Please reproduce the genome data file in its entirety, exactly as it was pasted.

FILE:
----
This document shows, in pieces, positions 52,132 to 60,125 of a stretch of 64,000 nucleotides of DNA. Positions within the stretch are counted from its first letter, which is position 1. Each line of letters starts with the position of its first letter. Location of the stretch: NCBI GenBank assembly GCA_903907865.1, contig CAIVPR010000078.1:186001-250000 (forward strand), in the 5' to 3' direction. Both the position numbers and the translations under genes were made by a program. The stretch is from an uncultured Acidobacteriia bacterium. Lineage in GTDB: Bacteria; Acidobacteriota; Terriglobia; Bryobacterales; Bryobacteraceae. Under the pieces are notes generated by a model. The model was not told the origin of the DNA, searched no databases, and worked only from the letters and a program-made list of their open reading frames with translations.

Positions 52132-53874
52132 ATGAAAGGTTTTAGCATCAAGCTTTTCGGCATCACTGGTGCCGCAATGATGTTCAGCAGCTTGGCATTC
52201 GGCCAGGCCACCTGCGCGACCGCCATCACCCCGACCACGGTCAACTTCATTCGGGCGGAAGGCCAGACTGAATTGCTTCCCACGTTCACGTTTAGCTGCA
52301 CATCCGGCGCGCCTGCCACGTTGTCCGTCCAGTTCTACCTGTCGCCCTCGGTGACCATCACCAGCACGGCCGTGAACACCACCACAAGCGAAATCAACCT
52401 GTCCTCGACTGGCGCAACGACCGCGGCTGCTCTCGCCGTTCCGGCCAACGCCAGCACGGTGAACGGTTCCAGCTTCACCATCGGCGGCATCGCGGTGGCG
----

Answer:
This document shows, in pieces, positions 52,132 to 60,125 of a stretch of 64,000 nucleotides of DNA. Positions within the stretch are counted from its first letter, which is position 1. Each line of letters starts with the position of its first letter. Location of the stretch: NCBI GenBank assembly GCA_903907865.1, contig CAIVPR010000078.1:186001-250000 (forward strand), in the 5' to 3' direction. Both the position numbers and the translations under genes were made by a program. The stretch is from an uncultured Acidobacteriia bacterium. Lineage in GTDB: Bacteria; Acidobacteriota; Terriglobia; Bryobacterales; Bryobacteraceae. Under the pieces are notes generated by a model. The model was not told the origin of the DNA, searched no databases, and worked only from the letters and a program-made list of their open reading frames with translations.

Positions 52132-53874
52132 ATGAAAGGTTTTAGCATCAAGCTTTTCGGCATCACTGGTGCCGCAATGATGTTCAGCAGCTTGGCATTC
52201 GGCCAGGCCACCTGCGCGACCGCCATCACCCCGACCACGGTCAACTTCATTCGGGCGGAAGGCCAGACTGAATTGCTTCCCACGTTCACGTTTAGCTGCA
52301 CATCCGGCGCGCCTGCCACGTTGTCCGTCCAGTTCTACCTGTCGCCCTCGGTGACCATCACCAGCACGGCCGTGAACACCACCACAAGCGAAATCAACCT
52401 GTCCTCGACTGGCGCAACGACCGCGGCTGCTCTCGCCGTTCCGGCCAACGCCAGCACGGTGAACGGTTCCAGCTTCACCATCGGCGGCATCGCGGTGGCG